There’s a technological arms race unfolding between the makers of robocalls and those trying to stop them. The invaders of our phone lines seem to have the upper hand, but lawmakers at the federal and state level are fighting back.
The unsolicited calls to our landlines and mobile phones are as unwelcome as a Patriots fan at a Bills tailgate. There are bills pending in Congress and in the State Legislature that would make it easier to escape the electronic pestering. We would welcome the passage of both.
The state bill, the Robocall Prevention Act, would prohibit the calls without the consent of the recipient and widen the attorney general’s enforcement powers, including new fines of up to $2,000 per call. The bill also requires phone companies to make call-blocking technology available free for consumers.
Sen. Tim Kennedy, D-Buffalo, is one of 19 co-sponsors of the Senate version.
“These calls aren’t just annoying – they’re dangerous, and often used to defraud unsuspecting consumers, seniors and vulnerable New Yorkers,” said Sen. Brad Hoylman, D-Manhattan, a bill sponsor.
The federal bill is called the Telephone Robocall Abuse Criminal Enforcement and Deterrence (TRACED) Act. The Senate Commerce Committee on Wednesday passed the bipartisan bill by a vote of 26-0, sending it to the full Senate. The bill would give the federal government more power to hit violators with bigger fines as well as pushing AT&T, Verizon, Sprint and other carriers to improve their technology so consumers can more easily distinguish between real calls and disguised ones. In the technique known as spoofing, callers mask their attempts to steal information or perpetrate a scam by using phone numbers that are similar to those they’re targeting.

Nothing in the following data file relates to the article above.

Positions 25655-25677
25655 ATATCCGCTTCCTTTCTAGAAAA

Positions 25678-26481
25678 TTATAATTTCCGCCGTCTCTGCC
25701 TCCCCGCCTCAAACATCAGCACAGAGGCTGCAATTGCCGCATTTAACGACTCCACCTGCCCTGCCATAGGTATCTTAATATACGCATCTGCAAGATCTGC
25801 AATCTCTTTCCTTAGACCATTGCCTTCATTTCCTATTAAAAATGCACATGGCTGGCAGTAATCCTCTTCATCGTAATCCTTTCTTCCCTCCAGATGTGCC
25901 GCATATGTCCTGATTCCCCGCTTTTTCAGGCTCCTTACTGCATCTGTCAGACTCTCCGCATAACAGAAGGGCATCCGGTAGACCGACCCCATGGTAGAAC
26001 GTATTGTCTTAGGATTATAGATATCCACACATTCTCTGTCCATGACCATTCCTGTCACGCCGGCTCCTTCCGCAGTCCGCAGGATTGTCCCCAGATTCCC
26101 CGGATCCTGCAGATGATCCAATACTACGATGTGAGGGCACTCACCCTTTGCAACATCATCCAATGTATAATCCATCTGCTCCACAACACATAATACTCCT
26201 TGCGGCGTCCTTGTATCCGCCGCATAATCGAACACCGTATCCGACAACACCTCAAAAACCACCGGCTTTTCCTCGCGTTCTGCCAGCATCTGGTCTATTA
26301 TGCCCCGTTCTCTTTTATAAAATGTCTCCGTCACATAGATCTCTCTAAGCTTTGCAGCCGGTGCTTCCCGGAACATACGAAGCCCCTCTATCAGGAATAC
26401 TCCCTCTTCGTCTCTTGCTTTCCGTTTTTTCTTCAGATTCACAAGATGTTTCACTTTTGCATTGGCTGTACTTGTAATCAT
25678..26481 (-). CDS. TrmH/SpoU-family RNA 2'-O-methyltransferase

How big a nuisance are robocalls? Americans last year received nearly 48 billion of them, 3 billion of those in New York State. Kennedy told WBEN Radio that Buffalonians received about 50 million of the calls in the first two months of this year.
Cellphones are not as besieged with automated calls compared to landlines. That is because most mobile carriers use a security protocol called STIR/SHAKEN that verifies that the number displayed on caller ID is the same number from which the call originated, to prevent spoofing. Verizon, AT&T and other carriers each have their own apps or add-ons that also filter out many of the calls.
The telemarketers and outright scammers are constantly searching for ways to evade or fool authentication technology. That’s why the state legislation’s imposition of fines would be a deterrent with real teeth.
The argument for federal legislation is that state laws can only go so far in stopping annoying calls originating in other states and far-flung countries.
Legitimate businesses can find honest ways to get their marketing messages across. Robocalls are not the way, and the more lawmakers can do to silence them, the better.